Bend voters will know how much members of the City Council would be paid before they vote in May on proposed changes to the city’s charter.
Councilors agreed Wednesday to have an independent committee recommend stipend amounts for councilors and an elected mayor, which the council could then pass, contingent on voter approval. They also agreed that an elected mayor would serve four years and be elected in 2018 and in subsequent midterm election years.
The council is expected to take a formal vote during its Feb. 7 meeting. Any changes will need to be approved by voters during a May election.
Council pay has been set at $200 a month since 1995, when Bend residents last voted on charter changes.
If their stipends kept pace with inflation, councilors would be making about $325 a month.
Because those monthly stipends are listed in the charter, it now takes a citywide vote to change them. Removing it would allow the council to set stipends, but they can’t vote themselves raises.
Any changes wouldn’t take effect until after the next election, and because councilors serve staggered terms, three or four members could make more than their colleagues for up to two years.
Such small stipends could discourage potential candidates who can’t afford to take time off of work to handle city business, Mayor Pro Tem Sally Russell said. The current council consists of three business owners (Mayor Casey Roats and councilors Bill Moseley and Barb Campbell), a real estate broker (Councilor Justin Livingston), a grant writer (Councilor Bruce Abernethy), a physician (Councilor Nathan Boddie) and Russell, who is self-employed.
“I think payment or lack thereof really results in an equity issue of who can stay here and take this time,” she said. “I would guess most of the people in this community don’t know what we get paid. They assume I have an office; they assume I have a secretary; they see me working late and assume I’m being paid for this time.”
A pay increase also could encourage more candidates from the east side of Bend, said Campbell, one of only two sitting councilors who lives on the east side.
“The median income on the west side is fully twice what it is on the east side, and the vast majority of councilors and people who apply to our committees are from the west side of town,” she said.
According to city data, people living in the three neighborhood associations in northeast Bend are least represented by the City Council and citizen committees.
But Moseley said he didn’t think paying councilors more would make serving on the council easier. A council position should be considered a public service role, not a job, he said.
“Paying us more will not solve that problem or enable someone else who works a day job,” he said.
An independent committee is expected to recommend council and mayor pay by the end of March or early April. Bend voters will know that recommendation before they receive their ballots.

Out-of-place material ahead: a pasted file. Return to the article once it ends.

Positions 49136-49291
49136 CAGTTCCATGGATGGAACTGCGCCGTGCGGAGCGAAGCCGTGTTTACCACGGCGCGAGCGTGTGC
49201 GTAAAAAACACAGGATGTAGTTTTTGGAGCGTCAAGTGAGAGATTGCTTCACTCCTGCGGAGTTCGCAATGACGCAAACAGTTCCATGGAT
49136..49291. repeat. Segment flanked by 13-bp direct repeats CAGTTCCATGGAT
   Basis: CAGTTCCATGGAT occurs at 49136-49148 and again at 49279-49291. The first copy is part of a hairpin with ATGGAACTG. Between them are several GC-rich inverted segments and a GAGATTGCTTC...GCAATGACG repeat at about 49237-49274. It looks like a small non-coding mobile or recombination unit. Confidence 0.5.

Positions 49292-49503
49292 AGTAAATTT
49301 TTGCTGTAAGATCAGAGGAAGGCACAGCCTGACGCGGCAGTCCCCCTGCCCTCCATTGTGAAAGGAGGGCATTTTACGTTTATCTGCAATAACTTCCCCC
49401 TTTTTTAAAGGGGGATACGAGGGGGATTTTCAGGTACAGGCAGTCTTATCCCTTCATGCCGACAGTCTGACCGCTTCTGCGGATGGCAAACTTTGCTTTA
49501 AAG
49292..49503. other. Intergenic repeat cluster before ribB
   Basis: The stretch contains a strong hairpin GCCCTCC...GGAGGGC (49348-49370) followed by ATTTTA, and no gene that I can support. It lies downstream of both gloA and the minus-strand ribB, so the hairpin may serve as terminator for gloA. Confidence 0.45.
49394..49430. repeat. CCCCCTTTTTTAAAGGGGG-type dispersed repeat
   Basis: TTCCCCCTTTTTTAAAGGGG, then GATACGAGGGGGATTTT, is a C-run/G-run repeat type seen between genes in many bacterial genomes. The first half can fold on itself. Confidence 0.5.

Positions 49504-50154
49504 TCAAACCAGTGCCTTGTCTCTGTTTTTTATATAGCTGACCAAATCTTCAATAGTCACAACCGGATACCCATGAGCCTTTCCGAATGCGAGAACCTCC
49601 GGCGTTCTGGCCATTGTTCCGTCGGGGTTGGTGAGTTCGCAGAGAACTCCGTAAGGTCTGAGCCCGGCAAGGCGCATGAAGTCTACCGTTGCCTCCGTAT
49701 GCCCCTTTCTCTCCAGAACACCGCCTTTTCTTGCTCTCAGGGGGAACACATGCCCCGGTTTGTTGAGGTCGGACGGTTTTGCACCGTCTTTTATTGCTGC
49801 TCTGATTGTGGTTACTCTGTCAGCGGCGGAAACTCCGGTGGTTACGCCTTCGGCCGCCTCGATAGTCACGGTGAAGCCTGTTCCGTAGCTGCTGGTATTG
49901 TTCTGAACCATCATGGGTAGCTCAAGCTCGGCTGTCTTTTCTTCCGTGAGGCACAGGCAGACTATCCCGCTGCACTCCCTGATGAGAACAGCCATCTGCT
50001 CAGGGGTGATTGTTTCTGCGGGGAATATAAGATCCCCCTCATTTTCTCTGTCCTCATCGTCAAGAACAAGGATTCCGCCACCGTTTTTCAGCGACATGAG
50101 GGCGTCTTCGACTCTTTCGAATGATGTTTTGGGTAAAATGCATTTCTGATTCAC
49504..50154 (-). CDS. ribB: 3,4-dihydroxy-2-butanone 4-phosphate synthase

Along with a question about pay, Bend voters will get to decide in May whether to directly elect the city’s mayor. Bend voters now elect seven councilors to staggered four-year terms, with four councilors elected each presidential election year and three chosen in each midterm election. Councilors choose a mayor from among themselves to serve a two-year term beginning in January of each odd-numbered year.
Proponents of electing a mayor contend that it will allow voters to have a real voice in their elected representation and quell any concerns that the city’s mayor is chosen in a backroom deal. They also believe a four-year term will allow the mayor to develop a clear and consistent vision for the city and help when Bend needs to lobby at the state level or try to convince businesses to relocate here.
But skeptics say an elected mayor may not be able to provide a political vision, or at least not one the whole community supports. Russell and Campbell supported postponing the first mayoral election to 2020, to tie in with the next presidential election and higher voter turnout. The percentage of registered voters participating in council elections was 49 percent in 2010, 58 percent in 2012, 55 percent in 2014 and 63 percent in 2016.
“I think the whole reason for making this change in the first place is to give people greater opportunity to elect their mayor, and we should give that opportunity to the most people possible,” Campbell said.
That argument might work better in a state other than Oregon, which makes it easy for voters to participate in any election, Abernethy said. The state’s vote-by-mail system means all voters receive a ballot in the mail for each election and don’t have to go to polling places.
“There’s no question there is a difference in turnout,” Abernethy said. “I think I’d like voters to take a little responsibility in that.”
The city should allow runoff elections to ensure an elected mayor actually receives a majority of votes, Bend resident David Paulson said. He pointed out that Roats won his council seat in 2014 with about 44 percent of the vote in a four-way race.
“If the candidate cannot win more than half the votes, he or she cannot legitimately claim to represent the city’s residents,” Paulson said. “He or she is not the voice of Bend but the voice of a minority of residents.”
Roats said he could support doing that if Bend’s form of government were changing, but the mayor wouldn’t have any more power than other councilors. Bend will maintain its manager-council form of government, in which the City Council creates policy and hires a city manager to handle the day-to-day operations of the city.
Councilors also approved a $7.5 million contract with Minnesota-based M.A. Mortenson Co. to finish its long-overdue wastewater treatment plant expansion. The project was originally scheduled for completion in summer of 2015, but problems with the original contractor left it unfinished.
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